In geriatric dogs, heart and lung diseases are not uncommon with cough being the most common clinical sign. Differentiating
between lung and heart as the cause of the cough is often not difficult, though in some cases both diseases are present. Using
history, physical examination and radiography an accurate diagnosis can often be made. In some cases echo is needed as well,
especially in breeds where interpretation can be a challenge (i.e. bulldogs).
History and Physical Examination
Multiple historical complaints can occur with heart disease, though almost invariably cough is the most common. Initially
cough is caused by compression of the mainstem bronchi by the enlarging left atrium. As failure develops, edema will develop
as well leading to cough. Other signs that are common with CHF include weakness, exercise intolerance, weight loss, dyspnea,
cyanosis and syncope. With right sided heart failure ascites can develop as well.
Since endocardiosis is the most common cause of heart failure in older dogs, a murmur should almost always be heard in geriatric
patients with heart problems that are causing cough. If the heart is difficult to auscult disorders such as obesity, pleural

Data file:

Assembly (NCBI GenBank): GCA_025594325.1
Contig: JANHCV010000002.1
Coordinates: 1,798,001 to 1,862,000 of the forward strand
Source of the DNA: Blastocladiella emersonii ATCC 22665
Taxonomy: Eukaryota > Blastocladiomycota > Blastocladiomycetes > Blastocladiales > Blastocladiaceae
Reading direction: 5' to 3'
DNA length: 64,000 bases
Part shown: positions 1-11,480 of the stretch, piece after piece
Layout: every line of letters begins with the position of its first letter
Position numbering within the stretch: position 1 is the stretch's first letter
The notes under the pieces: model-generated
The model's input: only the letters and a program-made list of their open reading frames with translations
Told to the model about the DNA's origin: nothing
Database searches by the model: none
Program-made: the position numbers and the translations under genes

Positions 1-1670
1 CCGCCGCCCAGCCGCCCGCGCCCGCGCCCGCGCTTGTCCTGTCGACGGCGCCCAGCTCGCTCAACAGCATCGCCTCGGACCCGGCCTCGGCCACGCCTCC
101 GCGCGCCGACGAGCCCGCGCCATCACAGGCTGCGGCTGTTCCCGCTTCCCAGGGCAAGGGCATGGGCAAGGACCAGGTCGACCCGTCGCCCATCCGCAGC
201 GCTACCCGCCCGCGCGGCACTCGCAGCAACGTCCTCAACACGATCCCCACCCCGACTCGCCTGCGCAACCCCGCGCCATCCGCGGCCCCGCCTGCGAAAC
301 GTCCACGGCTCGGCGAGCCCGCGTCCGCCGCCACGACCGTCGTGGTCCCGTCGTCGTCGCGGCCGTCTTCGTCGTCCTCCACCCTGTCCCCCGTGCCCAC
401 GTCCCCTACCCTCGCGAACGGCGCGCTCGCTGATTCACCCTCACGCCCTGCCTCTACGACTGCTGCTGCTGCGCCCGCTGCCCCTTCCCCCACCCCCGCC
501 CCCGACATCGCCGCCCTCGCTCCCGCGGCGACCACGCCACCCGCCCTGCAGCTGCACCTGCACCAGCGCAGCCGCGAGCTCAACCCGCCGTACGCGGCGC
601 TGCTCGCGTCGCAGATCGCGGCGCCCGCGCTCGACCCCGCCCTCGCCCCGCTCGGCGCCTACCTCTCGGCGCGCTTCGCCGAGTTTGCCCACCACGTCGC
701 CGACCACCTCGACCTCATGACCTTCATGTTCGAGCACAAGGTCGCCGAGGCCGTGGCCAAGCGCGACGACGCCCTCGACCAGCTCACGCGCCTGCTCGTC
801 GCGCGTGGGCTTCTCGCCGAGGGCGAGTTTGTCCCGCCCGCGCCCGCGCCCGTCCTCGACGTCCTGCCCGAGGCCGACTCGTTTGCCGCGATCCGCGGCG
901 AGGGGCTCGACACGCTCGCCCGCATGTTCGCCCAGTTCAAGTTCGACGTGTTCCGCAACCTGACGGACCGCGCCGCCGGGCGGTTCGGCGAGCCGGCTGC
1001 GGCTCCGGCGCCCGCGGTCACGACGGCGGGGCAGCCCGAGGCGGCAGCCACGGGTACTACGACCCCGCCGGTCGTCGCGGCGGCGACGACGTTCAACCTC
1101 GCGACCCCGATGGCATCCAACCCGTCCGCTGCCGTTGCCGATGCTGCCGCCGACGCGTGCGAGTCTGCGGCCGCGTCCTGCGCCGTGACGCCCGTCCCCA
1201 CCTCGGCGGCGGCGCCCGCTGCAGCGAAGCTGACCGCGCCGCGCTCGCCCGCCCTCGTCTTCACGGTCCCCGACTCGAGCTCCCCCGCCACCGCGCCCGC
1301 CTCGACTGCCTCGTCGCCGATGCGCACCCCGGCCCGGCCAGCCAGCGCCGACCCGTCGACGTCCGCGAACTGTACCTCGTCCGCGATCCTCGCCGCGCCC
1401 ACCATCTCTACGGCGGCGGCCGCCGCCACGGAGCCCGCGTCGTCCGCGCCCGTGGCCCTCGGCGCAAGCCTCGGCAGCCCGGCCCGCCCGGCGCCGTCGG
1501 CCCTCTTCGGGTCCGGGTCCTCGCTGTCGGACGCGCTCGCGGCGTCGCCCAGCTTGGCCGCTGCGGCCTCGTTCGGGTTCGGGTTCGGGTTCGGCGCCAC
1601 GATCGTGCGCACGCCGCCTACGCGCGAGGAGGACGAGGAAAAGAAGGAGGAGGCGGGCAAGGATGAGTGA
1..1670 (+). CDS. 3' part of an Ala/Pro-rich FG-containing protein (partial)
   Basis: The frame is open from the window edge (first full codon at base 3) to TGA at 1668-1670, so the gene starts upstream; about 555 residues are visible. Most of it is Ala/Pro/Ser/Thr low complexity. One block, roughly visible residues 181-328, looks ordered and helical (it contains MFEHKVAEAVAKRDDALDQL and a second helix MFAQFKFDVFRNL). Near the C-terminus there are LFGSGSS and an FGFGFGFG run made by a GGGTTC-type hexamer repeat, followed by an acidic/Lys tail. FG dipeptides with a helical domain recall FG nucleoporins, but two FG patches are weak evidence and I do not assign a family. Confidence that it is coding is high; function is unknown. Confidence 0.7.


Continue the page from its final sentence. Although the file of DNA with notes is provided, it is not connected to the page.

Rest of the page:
effusion, pneumothorax and pericardial effusion need to be considered. Often dogs with CHF will have evidence of muscle mass
loss, especially if the problem has been chronic.
Imaging studies are vital to definitively document heart failure in a dog with appropriate signs. Good quality radiographs
are vital to achieve this goal. Both lateral and ventro-dorsal (or dorso-ventral) radiographs are needed to be able to assess
all chambers of the heart accurately. Radiographs also allow identification of any pulmonary abnormalities that may be present
(chronic lower airway disease, metastatic disease, etc.). In almost all cases, the left atrium has to be enlarged for a dog
with heart disease to be coughing. In order to accurately assess the left atrium good radiographs are vital since such factors
as obesity, rotation on the lateral image and an expiratory view will make the heart appear large and the lungs dense.
Ultrasound is not vital in most geriatric dogs with CHF. Usually the history, physical examination and radiographic findings
are sufficient to establish this diagnosis. Ultrasound is very useful however in those cases where radiographic findings are
equivocal, where endocarditis is suspected or in early cases of dilated cardiomyopathy.